About five years ago, a friend took her son with her when she went to a beauty shop to get her hair cut. The hairdresser was snipping away and the boy was engrossed in reading on his Kindle when another mother came into the shop with her daughter in tow. The daughter was carrying an American Girl doll, and the mother announced to the entire beauty shop, “We’re here to get the doll’s hair cut. We’re transgendering her!”
Fortunately, my friend’s son, a big-time reader, missed all this. But if her seven-year old had asked, “Mommy, what’s ‘transgendering’?,” what, my friend asked me, was she supposed to say?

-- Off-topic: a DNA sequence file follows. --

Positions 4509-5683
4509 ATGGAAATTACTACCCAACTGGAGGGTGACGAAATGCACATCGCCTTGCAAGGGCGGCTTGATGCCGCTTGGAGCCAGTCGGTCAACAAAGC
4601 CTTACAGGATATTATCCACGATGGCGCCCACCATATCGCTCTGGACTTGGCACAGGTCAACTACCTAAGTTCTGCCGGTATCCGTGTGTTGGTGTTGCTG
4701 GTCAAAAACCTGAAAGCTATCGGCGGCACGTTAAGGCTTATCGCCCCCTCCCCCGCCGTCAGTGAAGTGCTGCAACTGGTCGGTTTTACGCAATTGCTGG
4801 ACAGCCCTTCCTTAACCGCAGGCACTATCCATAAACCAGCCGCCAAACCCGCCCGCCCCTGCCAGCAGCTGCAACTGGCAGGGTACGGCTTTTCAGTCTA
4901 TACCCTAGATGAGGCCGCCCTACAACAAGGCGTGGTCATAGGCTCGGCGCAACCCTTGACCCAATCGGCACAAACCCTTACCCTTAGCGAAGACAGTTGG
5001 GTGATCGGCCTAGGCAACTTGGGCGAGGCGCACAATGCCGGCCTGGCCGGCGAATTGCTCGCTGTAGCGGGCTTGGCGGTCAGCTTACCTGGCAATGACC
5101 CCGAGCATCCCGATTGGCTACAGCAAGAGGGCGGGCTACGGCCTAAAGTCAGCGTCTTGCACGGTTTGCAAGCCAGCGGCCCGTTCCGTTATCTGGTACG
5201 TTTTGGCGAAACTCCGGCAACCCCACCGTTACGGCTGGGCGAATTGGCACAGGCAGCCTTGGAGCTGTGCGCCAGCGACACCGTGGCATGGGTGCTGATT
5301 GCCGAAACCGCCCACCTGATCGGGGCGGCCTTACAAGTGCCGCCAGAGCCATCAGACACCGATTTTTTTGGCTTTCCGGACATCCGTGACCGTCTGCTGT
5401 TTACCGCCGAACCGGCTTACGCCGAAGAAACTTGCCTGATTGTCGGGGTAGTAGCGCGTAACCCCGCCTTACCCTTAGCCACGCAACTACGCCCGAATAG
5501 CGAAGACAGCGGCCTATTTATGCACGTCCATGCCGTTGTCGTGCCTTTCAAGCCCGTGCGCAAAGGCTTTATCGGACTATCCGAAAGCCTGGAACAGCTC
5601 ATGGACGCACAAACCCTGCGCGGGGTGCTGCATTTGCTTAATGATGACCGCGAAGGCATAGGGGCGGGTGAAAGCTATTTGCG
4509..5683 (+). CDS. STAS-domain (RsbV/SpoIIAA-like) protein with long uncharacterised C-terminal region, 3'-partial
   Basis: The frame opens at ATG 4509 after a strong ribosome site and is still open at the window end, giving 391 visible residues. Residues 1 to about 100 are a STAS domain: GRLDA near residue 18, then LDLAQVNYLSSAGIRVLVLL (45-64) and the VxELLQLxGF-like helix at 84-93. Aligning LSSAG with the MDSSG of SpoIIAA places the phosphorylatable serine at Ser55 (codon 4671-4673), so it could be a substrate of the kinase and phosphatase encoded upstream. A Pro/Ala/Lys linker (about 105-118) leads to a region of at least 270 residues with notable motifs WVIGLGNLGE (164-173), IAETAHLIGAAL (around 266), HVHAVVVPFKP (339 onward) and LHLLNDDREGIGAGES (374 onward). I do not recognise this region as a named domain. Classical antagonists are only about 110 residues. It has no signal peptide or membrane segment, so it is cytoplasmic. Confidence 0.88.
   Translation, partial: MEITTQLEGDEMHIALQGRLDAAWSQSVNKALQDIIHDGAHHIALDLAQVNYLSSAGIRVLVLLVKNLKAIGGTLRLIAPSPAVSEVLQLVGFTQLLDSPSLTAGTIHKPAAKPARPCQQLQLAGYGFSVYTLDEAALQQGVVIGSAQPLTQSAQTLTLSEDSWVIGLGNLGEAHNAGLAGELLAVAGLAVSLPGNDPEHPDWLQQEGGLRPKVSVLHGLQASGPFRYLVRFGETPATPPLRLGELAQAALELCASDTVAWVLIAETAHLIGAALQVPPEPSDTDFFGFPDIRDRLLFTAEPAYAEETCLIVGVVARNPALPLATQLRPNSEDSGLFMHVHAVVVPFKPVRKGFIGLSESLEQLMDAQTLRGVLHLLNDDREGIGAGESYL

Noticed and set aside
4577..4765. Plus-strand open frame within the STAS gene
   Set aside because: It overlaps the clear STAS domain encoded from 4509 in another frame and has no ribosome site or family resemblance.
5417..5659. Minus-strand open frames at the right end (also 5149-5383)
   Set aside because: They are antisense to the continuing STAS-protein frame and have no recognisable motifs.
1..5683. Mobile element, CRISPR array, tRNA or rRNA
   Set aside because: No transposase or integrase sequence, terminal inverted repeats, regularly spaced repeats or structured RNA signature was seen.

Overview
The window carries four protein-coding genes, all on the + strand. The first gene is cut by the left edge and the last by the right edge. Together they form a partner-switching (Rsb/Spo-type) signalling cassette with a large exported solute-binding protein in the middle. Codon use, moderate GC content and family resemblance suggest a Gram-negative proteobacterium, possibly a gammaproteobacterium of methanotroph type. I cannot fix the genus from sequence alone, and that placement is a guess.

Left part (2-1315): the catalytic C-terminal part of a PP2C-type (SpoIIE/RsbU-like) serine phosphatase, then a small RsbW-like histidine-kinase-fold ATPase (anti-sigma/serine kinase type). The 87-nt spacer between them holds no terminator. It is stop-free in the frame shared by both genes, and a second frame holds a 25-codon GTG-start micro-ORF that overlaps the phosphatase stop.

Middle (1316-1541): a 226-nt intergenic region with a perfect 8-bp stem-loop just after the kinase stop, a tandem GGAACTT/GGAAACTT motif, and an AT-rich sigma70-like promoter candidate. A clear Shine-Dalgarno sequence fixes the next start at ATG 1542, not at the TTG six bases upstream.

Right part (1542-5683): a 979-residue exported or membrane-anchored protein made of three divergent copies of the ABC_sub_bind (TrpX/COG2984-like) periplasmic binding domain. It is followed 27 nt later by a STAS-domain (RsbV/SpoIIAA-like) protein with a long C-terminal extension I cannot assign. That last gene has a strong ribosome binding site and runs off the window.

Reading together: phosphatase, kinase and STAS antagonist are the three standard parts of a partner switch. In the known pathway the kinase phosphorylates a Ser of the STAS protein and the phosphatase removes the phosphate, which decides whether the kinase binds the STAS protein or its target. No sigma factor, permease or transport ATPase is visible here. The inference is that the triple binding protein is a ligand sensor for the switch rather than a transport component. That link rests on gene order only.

Many people seem tongue-tied when it comes to the “T” in “LGBT.” The virtue-signaling mother in that beauty shop notwithstanding, there’s an intuitive understanding that we’re dealing here with real psychological distress—“gender dysphoria,” in the technical vocabulary—and that this and similar problems ought not be political ping-pong balls, because lives are at stake. Unfortunately, that reticence to discuss the “T” storm inside the broader “LGBT” tsunami leaves the field to partisans of “gender reassignment” in all its forms, which now include prescribing puberty-blocking drugs to pre-pubescent children who claim to be something other than what they are. Moreover, nine states, the District of Columbia, and thirty-three local jurisdictions have laws banning mental health professionals from offering “conversion therapies” to minors on the basis of sexual orientation or gender identity.
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